Tis the season to be jolly! Unless you are unemployed, don’t have a good resume, unorganized, and freaking out about how you are going to pay for Christmas this year. Calm down, take a deep breath, and try using the following pointers to help you get through the holidays effectively and efficiently.
Don’t panic: Hiring drastically slows down during the holidays, this is no secret. Plan ahead and expect to not see many promising leads until January. Cut back on your spending habits during this transition and don’t hedge your bets on landing a job over the next couple of months to pay for gifts after you’ve went on a spending binge. However, this is no time to panic. You must keep your emotions in check and don’t let your anxiety show. Hiring persons can tell if a job seeker is stressed, especially if it’s written all over your face. Control your breathing during interviews, maintain eye contact, and have a positive attitude. While you might be under a great deal of stress, you have to control the situation and be patient. Expectations almost always lead to disappointment – so control your thought process and accept the possibility that you might have to wait for that right opportunity. Like you, other applicants are applying for the same exact job as you, and they are panicking. Put yourself “above the fold” and show the hiring manager that your plan is organized and your act is together.
Refresh your resume: Now is a good time to get that dusty resume out and give it a facelift. Make sure your employment history is up to date, you have an organized modern format, avoid grammatical mistakes, and most importantly, make sure it is targeted specifically to your current career path. Having an outdated and/or improperly developed resume is never a good way to start a job hunt, especially during the holidays when things slow down a bit. A good resume can only do so much in terms of getting you noticed, but a bad resume will almost always lead to instant rejection without you even knowing it.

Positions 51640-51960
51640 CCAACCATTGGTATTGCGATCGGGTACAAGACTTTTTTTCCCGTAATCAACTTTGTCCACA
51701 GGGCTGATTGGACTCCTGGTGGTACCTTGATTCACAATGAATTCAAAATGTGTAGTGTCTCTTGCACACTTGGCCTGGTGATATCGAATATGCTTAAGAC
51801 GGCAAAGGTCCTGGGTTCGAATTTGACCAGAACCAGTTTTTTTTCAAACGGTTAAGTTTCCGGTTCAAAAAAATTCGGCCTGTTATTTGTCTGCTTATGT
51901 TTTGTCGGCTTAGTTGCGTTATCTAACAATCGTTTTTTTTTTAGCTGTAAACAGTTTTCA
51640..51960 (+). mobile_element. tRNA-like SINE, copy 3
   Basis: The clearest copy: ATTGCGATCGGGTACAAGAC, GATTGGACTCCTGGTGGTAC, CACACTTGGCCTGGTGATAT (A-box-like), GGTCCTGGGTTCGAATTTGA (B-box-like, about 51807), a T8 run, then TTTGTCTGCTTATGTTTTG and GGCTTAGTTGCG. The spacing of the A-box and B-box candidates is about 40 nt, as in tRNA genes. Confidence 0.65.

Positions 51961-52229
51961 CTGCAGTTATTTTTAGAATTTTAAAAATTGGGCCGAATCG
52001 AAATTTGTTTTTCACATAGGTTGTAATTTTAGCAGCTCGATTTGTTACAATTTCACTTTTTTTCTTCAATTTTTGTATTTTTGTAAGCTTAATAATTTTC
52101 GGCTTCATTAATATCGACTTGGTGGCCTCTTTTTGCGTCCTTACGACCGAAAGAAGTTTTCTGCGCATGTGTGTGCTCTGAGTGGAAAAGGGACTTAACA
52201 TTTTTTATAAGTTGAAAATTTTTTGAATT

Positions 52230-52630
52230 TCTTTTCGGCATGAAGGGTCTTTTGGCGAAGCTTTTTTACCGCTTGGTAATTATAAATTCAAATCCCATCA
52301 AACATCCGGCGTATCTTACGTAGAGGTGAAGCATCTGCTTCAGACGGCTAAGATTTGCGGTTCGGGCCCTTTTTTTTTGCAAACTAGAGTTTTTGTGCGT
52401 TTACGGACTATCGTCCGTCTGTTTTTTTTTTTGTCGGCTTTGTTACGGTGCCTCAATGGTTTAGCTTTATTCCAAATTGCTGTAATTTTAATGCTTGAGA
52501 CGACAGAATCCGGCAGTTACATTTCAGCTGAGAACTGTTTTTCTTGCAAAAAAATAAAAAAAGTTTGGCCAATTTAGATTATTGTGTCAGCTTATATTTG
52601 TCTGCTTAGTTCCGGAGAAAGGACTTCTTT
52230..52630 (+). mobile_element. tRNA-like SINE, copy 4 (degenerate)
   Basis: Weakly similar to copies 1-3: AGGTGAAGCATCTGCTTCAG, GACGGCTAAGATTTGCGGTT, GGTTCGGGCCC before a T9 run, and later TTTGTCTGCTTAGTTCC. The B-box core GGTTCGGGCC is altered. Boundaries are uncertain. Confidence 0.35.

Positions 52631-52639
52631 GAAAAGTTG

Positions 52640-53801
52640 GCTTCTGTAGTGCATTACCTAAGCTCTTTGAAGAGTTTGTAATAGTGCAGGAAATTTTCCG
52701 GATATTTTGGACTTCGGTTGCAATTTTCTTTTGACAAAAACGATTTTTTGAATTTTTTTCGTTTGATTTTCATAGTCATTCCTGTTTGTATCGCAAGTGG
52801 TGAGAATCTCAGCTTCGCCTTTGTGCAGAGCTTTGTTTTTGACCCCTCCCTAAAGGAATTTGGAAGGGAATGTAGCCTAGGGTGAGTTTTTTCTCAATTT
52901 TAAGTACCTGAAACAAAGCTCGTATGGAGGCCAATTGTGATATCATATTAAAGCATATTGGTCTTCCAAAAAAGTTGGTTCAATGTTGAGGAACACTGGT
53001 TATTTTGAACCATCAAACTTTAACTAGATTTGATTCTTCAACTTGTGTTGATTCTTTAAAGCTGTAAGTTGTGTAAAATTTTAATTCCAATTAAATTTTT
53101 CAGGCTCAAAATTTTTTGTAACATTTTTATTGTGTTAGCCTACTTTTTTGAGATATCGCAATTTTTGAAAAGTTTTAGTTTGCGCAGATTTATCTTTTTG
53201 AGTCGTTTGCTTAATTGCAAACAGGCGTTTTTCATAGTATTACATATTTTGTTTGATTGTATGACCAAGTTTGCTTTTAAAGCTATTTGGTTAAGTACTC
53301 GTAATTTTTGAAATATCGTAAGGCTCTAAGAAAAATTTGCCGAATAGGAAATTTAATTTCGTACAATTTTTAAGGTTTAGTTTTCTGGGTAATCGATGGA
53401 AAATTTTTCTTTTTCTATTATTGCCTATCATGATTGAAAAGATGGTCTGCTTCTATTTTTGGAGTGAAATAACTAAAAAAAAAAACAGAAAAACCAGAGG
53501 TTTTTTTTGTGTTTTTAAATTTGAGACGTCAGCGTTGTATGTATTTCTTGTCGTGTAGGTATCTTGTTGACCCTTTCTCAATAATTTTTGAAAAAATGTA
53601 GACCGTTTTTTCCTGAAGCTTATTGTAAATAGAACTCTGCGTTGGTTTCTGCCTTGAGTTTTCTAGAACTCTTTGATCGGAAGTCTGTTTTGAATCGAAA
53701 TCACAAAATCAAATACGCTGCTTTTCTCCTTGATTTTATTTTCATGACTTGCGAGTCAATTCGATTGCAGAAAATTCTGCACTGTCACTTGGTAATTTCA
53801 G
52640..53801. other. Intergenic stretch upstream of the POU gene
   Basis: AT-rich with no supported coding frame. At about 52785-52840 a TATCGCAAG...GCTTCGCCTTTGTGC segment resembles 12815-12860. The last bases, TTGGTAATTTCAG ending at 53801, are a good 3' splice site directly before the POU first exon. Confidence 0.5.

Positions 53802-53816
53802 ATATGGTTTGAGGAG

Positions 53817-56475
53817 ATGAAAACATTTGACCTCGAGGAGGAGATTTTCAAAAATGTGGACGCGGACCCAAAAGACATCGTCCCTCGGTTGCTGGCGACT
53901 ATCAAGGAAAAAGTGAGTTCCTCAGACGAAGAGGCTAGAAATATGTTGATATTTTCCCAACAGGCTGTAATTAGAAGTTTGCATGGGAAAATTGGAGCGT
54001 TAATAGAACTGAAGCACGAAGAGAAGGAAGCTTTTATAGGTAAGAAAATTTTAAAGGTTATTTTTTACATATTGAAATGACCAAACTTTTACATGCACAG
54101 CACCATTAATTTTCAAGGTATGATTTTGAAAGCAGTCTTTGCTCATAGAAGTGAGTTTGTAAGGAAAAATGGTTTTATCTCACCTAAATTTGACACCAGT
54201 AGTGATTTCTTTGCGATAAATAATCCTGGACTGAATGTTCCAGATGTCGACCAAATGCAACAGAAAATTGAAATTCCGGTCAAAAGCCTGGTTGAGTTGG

Listen to the experts: If you hire a resume writer, career counselor, or recruiter to help you get your foot in the door, listen to them. Don’t read generic advice online from crummy looking websites telling you to keep your resume to only one page or to hide your dates of previous employment in fear of being discriminated against based on age. Everyone’s situation is unique and you cannot apply the same logic to every case. When your career coach tells you to do something, do it. Don’t second guess the advice you are paying for. These people know what works best in most situations and can guide you through this difficult time.
Stay organized: Keep your hot job leads organized in specific email folders, on your computer, or write them down in a notebook so you can follow-up and keep track of where you have applied. One of the biggest mistakes you can make is sending in your resume, getting confirmation it was received, and then accidentally applying again for the same job a week later. This can cast an impression that you are disorganized, which employers do not like. Not to mention, it wastes your time when you could be spending it more wisely applying for new jobs.